Yes, there is an exclusive claim made here about coming to Jesus and being reborn, and yes, that remains problematic for me because I cannot imagine that God would intentionally set up non-Christians for eternal failure. That’s just not who God is.  But what I definitely hear in these words is Jesus’ pushing Nicodemus to make a decision: do you want life, or don’t you?  Sounds like a ridiculous question on the surface, but not so ridiculous when you look around at the life-denying ways chosen again and again by humanity. As a species, us humans are experts at self-thwarting behaviours, we excel at looking at God’s ways of transformative, reconciled, life-giving community and heading 180 degrees away from that.  So Jesus needs to ask, “do you actually want life, in the fullness I am promising”?   If you DO want life, get ready for that “being reborn” stuff ‘cuz you might need to un-learn a lot of ways you’ve been living for a long time.  And If you DO want life, the path isn’t secret or hidden; walking alongside Jesus will get you there, and God is so all-in on this that in Jesus, the power of death itself, has been conquered.

God so loved THE WORLD, says Jesus via the gospel of John.  Not just religious folks.  Not just humans.  God, author of life, loved the world and loves the world, and reaches with love and grace into the lives of all people and in fact all living beings.   Us humans can keep on being committed to ways of inequality, we can keep being addicted to our energy-gulping lifestyles, we can keep separating humanity into friend and foe… and God keeps reaching in.  And for those out there this morning – here in the Church, watching the YouTube at home, reading the sermon afterward – I need to say something to you. If you are wondering if God is done with you in any way, the answer is NO.  God is never done with you.  God walked a human path in Jesus, a path that included death and resurrection, for the express purpose of closing the gap, coming up close: experiencing the joy and anguish of life’s best and worst, and God’s time-tested love for you is without limit and without end.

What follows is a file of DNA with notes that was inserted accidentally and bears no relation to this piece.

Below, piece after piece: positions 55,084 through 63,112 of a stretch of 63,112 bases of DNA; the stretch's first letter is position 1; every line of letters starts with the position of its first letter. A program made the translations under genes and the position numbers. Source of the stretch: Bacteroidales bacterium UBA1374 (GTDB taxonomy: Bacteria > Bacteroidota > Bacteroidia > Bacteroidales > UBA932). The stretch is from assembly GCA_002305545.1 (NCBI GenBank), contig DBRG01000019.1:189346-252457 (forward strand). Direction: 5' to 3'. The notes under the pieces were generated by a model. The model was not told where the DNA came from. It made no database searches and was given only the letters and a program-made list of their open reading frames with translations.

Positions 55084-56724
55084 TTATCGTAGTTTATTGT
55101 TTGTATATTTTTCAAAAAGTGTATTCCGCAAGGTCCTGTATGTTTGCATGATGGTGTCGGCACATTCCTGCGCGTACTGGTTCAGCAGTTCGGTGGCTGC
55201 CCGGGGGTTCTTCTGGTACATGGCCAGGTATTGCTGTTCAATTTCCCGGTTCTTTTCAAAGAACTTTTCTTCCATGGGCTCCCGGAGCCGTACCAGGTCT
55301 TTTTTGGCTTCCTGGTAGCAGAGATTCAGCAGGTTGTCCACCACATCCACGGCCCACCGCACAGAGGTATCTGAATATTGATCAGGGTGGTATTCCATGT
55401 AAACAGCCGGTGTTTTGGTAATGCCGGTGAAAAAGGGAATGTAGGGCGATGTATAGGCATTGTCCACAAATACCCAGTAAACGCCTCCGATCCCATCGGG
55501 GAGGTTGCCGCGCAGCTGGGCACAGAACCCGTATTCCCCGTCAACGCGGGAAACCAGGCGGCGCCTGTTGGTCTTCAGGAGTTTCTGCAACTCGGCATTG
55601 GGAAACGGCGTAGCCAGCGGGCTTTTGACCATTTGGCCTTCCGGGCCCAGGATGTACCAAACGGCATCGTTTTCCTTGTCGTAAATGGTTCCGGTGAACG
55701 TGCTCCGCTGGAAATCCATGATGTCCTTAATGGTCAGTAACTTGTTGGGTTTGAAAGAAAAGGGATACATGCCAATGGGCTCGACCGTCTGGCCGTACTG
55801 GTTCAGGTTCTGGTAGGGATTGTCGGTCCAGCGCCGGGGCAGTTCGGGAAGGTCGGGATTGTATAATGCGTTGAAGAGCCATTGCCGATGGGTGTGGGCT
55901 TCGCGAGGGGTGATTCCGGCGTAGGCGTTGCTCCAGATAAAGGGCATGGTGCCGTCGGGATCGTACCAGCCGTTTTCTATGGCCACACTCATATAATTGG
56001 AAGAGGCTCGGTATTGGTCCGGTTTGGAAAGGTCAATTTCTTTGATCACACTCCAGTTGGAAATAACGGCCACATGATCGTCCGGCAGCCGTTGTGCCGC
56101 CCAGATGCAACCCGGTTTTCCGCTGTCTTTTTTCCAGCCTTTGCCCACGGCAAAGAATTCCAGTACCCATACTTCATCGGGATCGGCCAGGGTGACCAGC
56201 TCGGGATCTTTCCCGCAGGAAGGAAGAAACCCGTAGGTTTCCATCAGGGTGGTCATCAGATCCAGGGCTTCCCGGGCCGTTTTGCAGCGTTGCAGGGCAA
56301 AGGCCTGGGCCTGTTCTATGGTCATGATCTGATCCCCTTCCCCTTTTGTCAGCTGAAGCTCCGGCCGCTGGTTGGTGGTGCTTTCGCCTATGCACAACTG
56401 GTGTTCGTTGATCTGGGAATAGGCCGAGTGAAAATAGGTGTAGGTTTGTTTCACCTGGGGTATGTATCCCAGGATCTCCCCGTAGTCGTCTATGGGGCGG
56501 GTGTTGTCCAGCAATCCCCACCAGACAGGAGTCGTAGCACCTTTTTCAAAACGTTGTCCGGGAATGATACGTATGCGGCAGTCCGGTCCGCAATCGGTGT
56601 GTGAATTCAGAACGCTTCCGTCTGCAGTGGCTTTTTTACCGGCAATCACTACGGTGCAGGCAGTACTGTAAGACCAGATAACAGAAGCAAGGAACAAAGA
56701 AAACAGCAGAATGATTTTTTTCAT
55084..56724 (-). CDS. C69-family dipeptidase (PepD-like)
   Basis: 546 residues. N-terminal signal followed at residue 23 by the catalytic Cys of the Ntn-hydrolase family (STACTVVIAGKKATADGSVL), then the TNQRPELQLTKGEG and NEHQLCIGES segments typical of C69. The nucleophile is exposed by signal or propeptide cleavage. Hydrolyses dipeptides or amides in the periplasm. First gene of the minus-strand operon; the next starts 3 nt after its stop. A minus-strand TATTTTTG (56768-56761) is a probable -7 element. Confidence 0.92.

Whether we timidly come to Jesus at night alongside Nicodemus, or turn to God in times of transition, or tearfully shout at the Divine and all things Sacred amidst crushing grief, the response is one of welcome, and empowerment, and life.   In Christ, with Christ, we are always at home; in Christ, with Christ, we have the opportunity to reset, recalibrate, reorient, be reborn into new ways; in Christ, with Christ, we are invited to live a life that touches sacredness from its beginning to that place of life beyond life.

We are people of that evangel – those glad tidings – that good news.  May the gracious, reconciling love of Jesus Christ bring you hope and life this day and every day.  Amen.

© 2023 Rev Greg Wooley, Ralph Connor Memorial United Church.  Preached in Banff.

note: this year’s Lenten series follows the “Theological Banquet” model of Rev. Dr. Janet Gear. Today we looked at the Evangelical stream – see below!

Theological Banquet, week two: an Evangelical response to God

In her book, Undivided Love, Janet Gear describes five faithful, active ways of responding to God’s call commonly experienced in a United Church setting.  Using the extended metaphor of a Theological Banquet, each of these five modes is like a place setting at Christ’s banquet.  As mentioned at the start of today’s service, our focus today is on the Evangelical stream.

In presenting these five streams of response, one at a time, my hope is to lift and celebrate the unique flavour it brings to the banquet. If it’s a mode of response that is close to your heart, I hope you find resonance and encouragement; if it’s quite a bit further from you, I hope there might be a point of greater respect or understanding of that stream, or maybe even something that makes you think, “you know, that’s an area where I could grow a bit.”